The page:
Meet the Authors - Neil R. Jones

Two Complete Science-Adventure Books
Summer 1951

Two Complete Science-Adventure Books
Summer, 1951
Cover art by Allen Anderson

Jones’ final “Meet the Authors” essay, written some ten years after his previous exercise in autobiography that appeared in Amazing Stories, covers most of the same territory he had written about before, although there is now a wry humor to his writing which had been absent in the past. Jones reveals a bit more about his entry into the professional ranks and may have been a bit sarcastic when he wrote

After that it was tougher, and I modified my earlier illusions of it being so easy.

considering that he had struggled for some 3 years after returning from the war to get back into print. The essay also includes the only mention Neil ever made in print about Rita.

Parenthetically, this third issue of Two Complete Science-Adventure Books is the only time the magazine had a “Meet the Authors” column and the last published at a pulp size—it shifted to a digest format for the rest of its run.

Bob Gay
April, 2019
Introduction © 2019 by Bob Gay
Editor’s Note: we have reproduced this mini-autobiography just as it was printed in the Summer, 1951 issue of Two Complete Science-Adventure Books, except for the addition of drop caps.


IN the year 1909, two widely dissociated events occurred. The government commenced making Lincoln pennies, and I was born. The latter event took place in Fulton, N. Y. Although my education was a commercial one, my leanings were literary. One might say that I gained what education I have along that line out of reading. It was during my later school grades I found myself literarily inclined. I won a few local essay prizes, discovering how nice it was to write for money. Later on, I wrote for school publications, gratis. From there, I graduated into doing shorts for stamp magazines. Having been fed for a good many years on inspiration from the novels of Edgar Rice Burroughs and H. Rider Haggard, and by the earliest issues of Amazing Stories, I decided to see what I could do. I was full of ideas—then. I elbowed my way into the science fiction field by selling my first six stories. After that it was tougher, and I modified my earlier illusions of it being so easy.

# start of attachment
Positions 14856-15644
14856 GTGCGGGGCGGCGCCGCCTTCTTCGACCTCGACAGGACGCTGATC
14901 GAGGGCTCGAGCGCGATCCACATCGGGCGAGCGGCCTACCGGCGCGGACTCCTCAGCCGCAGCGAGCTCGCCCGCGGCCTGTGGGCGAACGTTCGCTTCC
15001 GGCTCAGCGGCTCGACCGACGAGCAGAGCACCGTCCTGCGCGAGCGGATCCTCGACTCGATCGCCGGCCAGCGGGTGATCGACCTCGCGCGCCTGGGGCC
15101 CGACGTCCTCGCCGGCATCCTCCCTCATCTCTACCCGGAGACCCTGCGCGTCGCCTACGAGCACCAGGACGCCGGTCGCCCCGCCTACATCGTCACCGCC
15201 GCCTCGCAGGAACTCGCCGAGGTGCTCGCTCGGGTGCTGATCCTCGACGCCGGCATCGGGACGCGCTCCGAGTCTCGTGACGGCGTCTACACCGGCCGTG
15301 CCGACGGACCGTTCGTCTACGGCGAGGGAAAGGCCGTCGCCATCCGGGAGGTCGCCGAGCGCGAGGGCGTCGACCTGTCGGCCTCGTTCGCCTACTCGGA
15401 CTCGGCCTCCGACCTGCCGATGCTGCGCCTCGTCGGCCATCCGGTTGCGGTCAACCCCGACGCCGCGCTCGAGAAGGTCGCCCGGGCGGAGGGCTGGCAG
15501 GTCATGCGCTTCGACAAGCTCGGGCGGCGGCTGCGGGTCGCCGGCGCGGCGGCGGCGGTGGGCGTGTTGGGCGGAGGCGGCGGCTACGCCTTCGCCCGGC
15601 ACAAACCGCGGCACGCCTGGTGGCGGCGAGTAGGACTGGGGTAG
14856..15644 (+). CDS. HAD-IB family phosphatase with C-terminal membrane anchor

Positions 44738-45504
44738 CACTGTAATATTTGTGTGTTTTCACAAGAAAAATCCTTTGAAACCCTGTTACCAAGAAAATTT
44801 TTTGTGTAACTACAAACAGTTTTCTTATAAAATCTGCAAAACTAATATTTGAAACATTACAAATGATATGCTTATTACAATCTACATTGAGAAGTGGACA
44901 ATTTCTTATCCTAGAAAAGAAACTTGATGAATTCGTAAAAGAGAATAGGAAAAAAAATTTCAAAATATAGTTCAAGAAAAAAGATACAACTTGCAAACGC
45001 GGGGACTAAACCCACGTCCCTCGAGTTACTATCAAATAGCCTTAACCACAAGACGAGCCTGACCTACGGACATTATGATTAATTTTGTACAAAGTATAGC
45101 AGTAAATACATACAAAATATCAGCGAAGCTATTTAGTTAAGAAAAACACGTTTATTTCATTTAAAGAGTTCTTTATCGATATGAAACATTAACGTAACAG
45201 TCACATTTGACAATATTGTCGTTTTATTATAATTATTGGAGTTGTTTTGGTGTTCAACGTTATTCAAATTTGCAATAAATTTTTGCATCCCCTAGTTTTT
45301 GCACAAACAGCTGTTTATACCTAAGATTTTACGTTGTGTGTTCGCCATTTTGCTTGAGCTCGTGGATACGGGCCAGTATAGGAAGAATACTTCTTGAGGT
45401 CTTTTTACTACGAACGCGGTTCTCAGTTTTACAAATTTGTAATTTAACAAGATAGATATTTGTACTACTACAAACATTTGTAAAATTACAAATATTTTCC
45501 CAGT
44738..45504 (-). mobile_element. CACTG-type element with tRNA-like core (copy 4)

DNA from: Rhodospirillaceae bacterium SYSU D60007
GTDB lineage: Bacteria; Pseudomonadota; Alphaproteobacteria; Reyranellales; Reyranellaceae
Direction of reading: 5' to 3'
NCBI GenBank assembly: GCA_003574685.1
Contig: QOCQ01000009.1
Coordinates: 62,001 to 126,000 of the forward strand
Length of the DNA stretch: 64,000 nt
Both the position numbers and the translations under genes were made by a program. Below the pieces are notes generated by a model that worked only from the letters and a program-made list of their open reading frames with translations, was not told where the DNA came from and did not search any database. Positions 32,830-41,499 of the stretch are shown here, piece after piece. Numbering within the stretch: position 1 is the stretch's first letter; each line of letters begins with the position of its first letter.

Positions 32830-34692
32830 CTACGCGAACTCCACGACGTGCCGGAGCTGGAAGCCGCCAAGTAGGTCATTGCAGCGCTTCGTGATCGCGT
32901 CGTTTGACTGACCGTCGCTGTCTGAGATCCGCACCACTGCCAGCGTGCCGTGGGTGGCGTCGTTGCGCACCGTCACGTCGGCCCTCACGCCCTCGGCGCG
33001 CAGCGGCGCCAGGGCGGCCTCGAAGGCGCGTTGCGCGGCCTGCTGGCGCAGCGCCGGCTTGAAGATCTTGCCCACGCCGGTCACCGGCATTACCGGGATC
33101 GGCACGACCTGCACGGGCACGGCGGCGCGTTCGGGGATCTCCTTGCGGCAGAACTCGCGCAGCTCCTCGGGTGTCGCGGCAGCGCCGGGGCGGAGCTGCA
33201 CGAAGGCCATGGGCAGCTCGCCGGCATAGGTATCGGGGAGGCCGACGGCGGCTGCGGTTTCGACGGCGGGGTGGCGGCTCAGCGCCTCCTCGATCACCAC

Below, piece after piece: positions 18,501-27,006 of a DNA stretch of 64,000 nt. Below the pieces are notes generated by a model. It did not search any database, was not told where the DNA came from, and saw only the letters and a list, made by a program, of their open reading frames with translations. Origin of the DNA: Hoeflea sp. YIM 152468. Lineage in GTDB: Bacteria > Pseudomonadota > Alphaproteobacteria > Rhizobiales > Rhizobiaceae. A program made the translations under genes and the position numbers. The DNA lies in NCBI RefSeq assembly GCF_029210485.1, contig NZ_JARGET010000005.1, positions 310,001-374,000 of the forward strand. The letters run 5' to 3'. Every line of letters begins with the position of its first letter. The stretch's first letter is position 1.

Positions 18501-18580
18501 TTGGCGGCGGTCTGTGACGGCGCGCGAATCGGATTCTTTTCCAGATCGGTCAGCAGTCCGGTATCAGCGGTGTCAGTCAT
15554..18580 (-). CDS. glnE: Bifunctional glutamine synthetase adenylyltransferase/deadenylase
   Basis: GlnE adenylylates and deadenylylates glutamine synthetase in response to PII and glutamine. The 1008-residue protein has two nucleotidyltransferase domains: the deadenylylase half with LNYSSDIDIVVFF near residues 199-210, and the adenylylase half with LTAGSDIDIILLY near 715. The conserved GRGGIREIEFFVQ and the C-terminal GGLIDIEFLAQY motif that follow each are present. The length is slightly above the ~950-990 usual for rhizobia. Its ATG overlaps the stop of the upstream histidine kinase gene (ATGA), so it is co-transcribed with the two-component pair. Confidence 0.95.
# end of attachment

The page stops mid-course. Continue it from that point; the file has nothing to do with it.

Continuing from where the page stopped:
WHEN I am not writing, or working at my regular job in the New York State Department of Labor, I often go swimming. I like to go to dances. Bookbinding is a hobby of mine. I’ve also collected quite a bit of science fiction, mostly magazines which I bind into groups of three.

IT was my good fortune (?) to travel abroad as a guest of the government late in 1942, all expenses paid. I did have seven months’ preparation for the trip during which my literary activities were suspended until I returned to the United States three years later. In short, I became a GI.

In London, I met the girl I eventually married fifteen months later after the shooting in Europe was over. We carried on our romancing in Westminster Abbey even over the tomb of Charles Dickens, but somewheres he must have understood and smiled, remembering his own beloved Dora of “David Copperfield.” It did odd things to us, this romancing. On our way to Westminster Abbey, through an error of entrances, Rita was trying to get me past the guard and into the Houses of Parliament. On my part, having had Big Ben pointed out to me, I felt properly impressed by the great clock in the tower, remarking, “So that is Big Ben!” then turning absently to Rita and asking, “What time is it?”

With the coming of VJ day, there was no longer any question of whether a man would return home or go to the Pacific. The pressure of competitive armament caused us to reach into the scientific realm of the future and drag forth a mighty devastating weapon which I had scarcely believed would have been realized in the course of events for another two hundred years. The atomic bomb is an anachronism, and does not belong to our time any more than flying fortresses during the Napoleonic era over a century ago. Which teaches us the lesson that fact is rapidly overtaking science fiction. So rapidly in fact that people are taking science-fiction more seriously and with more interest since the war than they did before.

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